As a reaffirmation of what Abraham Lincoln said back in 1858, “You can fool all the people some of the time, and some of the people all the time, but you cannot fool all the people all the time”, investors are not being fooled by the rhetoric that weather can provide for our electricity needs.
Share prices in uranium miners are on the rise, much to the horror of the weather dependent wind and solar industries.
The market seems to be taking the threat of looming net-zero emissions targets seriously. Knowing that the only serious measure of meeting any such target is nuclear power, the smart money is backing any company with uranium mining interests or even the mere prospect of developing such an interest.
Canadian-based commodity fund manager Sprott has created a fund that owns physical uranium on the outlook for uranium demand due to it being a clean energy source that is not intermittent, and not weather dependent. Investors are salivating at the role nuclear will play in the shift away from fossil fuels to attain mid-century zero emission targets.
For now, the spot price for uranium remains reasonably flat. Uranium stocks are taking off on the back of the possibility of an inflection point in 2024-25, where demand is likely to exceed supply. Why?
Older reactors in the US that were previously scheduled for closure are likely to have life extensions.
China is significantly increasing its nuclear capacity by 40 percent in just the next few years, projected to rise from 50GWe (gigawatts electric power) to 70GWe by the end of 2025.
New nuclear technology is enabling countries and industries that have never made use of it, due to much smaller plants.
Despite the falling cost of weather dependent wind and solar, and pressure on governments to act on climate change, as reported by Reuters, the worlds energy usage reflects that most of the world have not bought into the messages that weather is a realistic solution for electricity as the share of fossil fuels in the world’s total energy mix is as high as a decade ago,
At present, with wind and solar electricity accounting for only about 7 percent of global electricity generation, and electric vehicles making up less than one percent of the cars on the road, the production of those “green” minerals and metals is roughly adequate to only meet the current small global demand.
Politicians and movie stars, having easy access to microphones, verbalize that the weather can provide all the worlds electricity via weather dependent solar and wind generation. As a result of the power (no pun intended) of the microphone, huge amounts of taxpayer’s monies are being committed to subsidize weather dependent industries for electricity.
If, however, the governments in the U.S. and other countries really do move toward a future based on weather for electricity envisioned by President Biden, the demand for those minerals and metals will skyrocket and global output will fall far short of anticipated needs and result in extensive environmental and humanity atrocities by exploiting the most vulnerable people and environments globally.
According to a recent study by the International Energy Agency (IEA), “The Role of Critical Minerals in Clean Energy Transitions,” the demand for lithium in 2040 could be 50 times greater than today and for cobalt and graphite 30 times greater if the world moves swiftly to replace oil-driven vehicles with EVs. Such rising demand will, of course, incentivize industry to develop new supplies of such minerals, but potential sources of them are limited and the process of bringing them online will be costly, complicated, and environmentally challenging.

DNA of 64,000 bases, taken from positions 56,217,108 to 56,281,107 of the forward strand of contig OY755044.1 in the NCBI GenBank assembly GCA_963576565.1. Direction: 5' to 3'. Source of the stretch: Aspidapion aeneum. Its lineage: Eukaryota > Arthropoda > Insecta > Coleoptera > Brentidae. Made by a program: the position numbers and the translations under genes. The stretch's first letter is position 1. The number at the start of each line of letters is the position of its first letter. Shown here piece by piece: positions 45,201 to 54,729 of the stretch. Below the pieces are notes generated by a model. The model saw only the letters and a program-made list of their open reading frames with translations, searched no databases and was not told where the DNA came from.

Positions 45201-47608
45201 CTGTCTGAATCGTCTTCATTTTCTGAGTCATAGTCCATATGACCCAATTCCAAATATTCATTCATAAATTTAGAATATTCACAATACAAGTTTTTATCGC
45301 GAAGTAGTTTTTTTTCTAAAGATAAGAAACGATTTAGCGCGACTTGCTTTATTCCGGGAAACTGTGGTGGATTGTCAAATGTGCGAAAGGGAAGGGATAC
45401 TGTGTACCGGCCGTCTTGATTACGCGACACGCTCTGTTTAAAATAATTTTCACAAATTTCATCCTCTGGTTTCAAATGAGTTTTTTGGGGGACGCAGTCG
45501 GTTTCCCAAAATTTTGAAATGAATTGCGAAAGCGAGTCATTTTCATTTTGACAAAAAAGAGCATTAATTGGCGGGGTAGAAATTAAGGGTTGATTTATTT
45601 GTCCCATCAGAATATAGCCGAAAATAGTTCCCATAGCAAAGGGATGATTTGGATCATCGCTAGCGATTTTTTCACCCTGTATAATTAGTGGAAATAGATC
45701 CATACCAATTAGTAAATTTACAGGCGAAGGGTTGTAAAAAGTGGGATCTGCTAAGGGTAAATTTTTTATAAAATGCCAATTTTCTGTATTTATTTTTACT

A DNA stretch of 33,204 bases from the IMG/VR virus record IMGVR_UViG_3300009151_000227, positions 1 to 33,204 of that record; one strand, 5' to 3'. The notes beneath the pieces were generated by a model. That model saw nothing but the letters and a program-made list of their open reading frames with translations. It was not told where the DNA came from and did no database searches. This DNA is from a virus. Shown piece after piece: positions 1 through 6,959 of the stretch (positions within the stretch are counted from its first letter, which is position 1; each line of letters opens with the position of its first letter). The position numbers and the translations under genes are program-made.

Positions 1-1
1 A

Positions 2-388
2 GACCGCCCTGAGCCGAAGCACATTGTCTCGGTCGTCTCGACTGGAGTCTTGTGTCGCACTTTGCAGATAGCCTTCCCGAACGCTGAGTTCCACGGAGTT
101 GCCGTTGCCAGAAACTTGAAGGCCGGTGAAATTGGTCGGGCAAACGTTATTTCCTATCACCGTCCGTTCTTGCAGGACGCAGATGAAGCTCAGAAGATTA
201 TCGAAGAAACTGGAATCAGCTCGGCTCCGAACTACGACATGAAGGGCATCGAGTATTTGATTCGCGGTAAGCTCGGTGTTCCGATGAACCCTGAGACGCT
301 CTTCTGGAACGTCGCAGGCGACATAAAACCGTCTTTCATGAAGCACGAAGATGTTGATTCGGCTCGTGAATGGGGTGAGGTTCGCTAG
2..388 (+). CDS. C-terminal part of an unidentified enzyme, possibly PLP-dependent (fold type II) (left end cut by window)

So far, land usage for weather dependent wind and solar has been in remote areas where few live, but to generate great volumes of electricity will require encroaching into areas where people live, and that alone is being met with huge resistance from residents.
Worldwide, as a result of nuclear generation ability to provide continuous uninterruptable zero emission electricity, and the track record of nuclear safety, today there are about 440 nuclear reactors operating in 32 countries around the world with 50 more new ones under construction. Significant further capacity is being created by plant upgrading of existing reactors.
Nationally, America has 93 nuclear reactors across 28 states. They generate one-fifth, a whopping 20 percent of the country’s electricity, emission free. California however has opted to shutter its last zero emission electrical generating plant at Diablo Canyon despite a decision April 25, 2019 by the Public Utility Commission (PUC) of the State of California, overwhelmingly approved by the Legislature and signed by Brown, ordering regulators to “avoid any increase in emissions of greenhouse gases” as a result of Diablo’s closure.
The nuclear future just got brighter as billionaire Bill Gates‘ advanced nuclear reactor company TerraPower LLC and PacifiCorp have selected Wyoming to launch the first Natrium reactor project on the site of a retiring coal plant. “Together with PacifiCorp, we’re creating the energy grid of the future where advanced nuclear technologies provide good-paying jobs and clean energy for years to come,” said Chris Levesque, president, and CEO of TerraPower. “The Natrium technology was designed to solve a challenge utilities face as they work to enhance grid reliability and stability while meeting decarbonization and emissions-reduction goals.”
With the massive land requirements for weather dependent wind and solar, and the international environmental degradation and humanity atrocities being experienced with the mining for exotic minerals and metals required, investors are betting that zero-emission electricity generation from nuclear is the trend to meet the world’s growing needs for electricity.